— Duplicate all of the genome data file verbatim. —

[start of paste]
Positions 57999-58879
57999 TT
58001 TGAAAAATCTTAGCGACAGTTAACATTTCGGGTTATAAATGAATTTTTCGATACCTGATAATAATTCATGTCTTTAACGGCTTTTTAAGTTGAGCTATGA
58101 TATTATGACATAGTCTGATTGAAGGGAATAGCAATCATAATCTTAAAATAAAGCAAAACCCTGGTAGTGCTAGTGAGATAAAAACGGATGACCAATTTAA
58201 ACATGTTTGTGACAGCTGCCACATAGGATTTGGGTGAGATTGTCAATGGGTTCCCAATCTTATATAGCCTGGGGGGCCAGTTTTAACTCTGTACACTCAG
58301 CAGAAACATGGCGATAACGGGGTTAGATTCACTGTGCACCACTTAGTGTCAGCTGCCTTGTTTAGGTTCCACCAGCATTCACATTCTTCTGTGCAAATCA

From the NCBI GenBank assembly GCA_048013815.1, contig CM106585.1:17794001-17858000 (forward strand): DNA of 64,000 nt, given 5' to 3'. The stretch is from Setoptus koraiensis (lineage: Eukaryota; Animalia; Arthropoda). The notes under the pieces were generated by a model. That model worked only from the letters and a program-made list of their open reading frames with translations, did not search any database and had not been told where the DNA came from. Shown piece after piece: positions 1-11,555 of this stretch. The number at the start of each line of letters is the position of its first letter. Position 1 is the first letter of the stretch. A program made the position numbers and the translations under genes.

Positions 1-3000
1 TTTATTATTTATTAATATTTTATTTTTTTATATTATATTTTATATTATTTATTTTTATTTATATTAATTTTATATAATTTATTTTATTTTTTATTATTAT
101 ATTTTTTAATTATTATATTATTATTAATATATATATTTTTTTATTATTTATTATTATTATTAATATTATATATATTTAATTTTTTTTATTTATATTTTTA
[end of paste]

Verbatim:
Positions 57999-58879
57999 TT
58001 TGAAAAATCTTAGCGACAGTTAACATTTCGGGTTATAAATGAATTTTTCGATACCTGATAATAATTCATGTCTTTAACGGCTTTTTAAGTTGAGCTATGA
58101 TATTATGACATAGTCTGATTGAAGGGAATAGCAATCATAATCTTAAAATAAAGCAAAACCCTGGTAGTGCTAGTGAGATAAAAACGGATGACCAATTTAA
58201 ACATGTTTGTGACAGCTGCCACATAGGATTTGGGTGAGATTGTCAATGGGTTCCCAATCTTATATAGCCTGGGGGGCCAGTTTTAACTCTGTACACTCAG
58301 CAGAAACATGGCGATAACGGGGTTAGATTCACTGTGCACCACTTAGTGTCAGCTGCCTTGTTTAGGTTCCACCAGCATTCACATTCTTCTGTGCAAATCA

From the NCBI GenBank assembly GCA_048013815.1, contig CM106585.1:17794001-17858000 (forward strand): DNA of 64,000 nt, given 5' to 3'. The stretch is from Setoptus koraiensis (lineage: Eukaryota; Animalia; Arthropoda). The notes under the pieces were generated by a model. That model worked only from the letters and a program-made list of their open reading frames with translations, did not search any database and had not been told where the DNA came from. Shown piece after piece: positions 1-11,555 of this stretch. The number at the start of each line of letters is the position of its first letter. Position 1 is the first letter of the stretch. A program made the position numbers and the translations under genes.

Positions 1-3000
1 TTTATTATTTATTAATATTTTATTTTTTTATATTATATTTTATATTATTTATTTTTATTTATATTAATTTTATATAATTTATTTTATTTTTTATTATTAT
101 ATTTTTTAATTATTATATTATTATTAATATATATATTTTTTTATTATTTATTATTATTATTAATATTATATATATTTAATTTTTTTTATTTATATTTTTA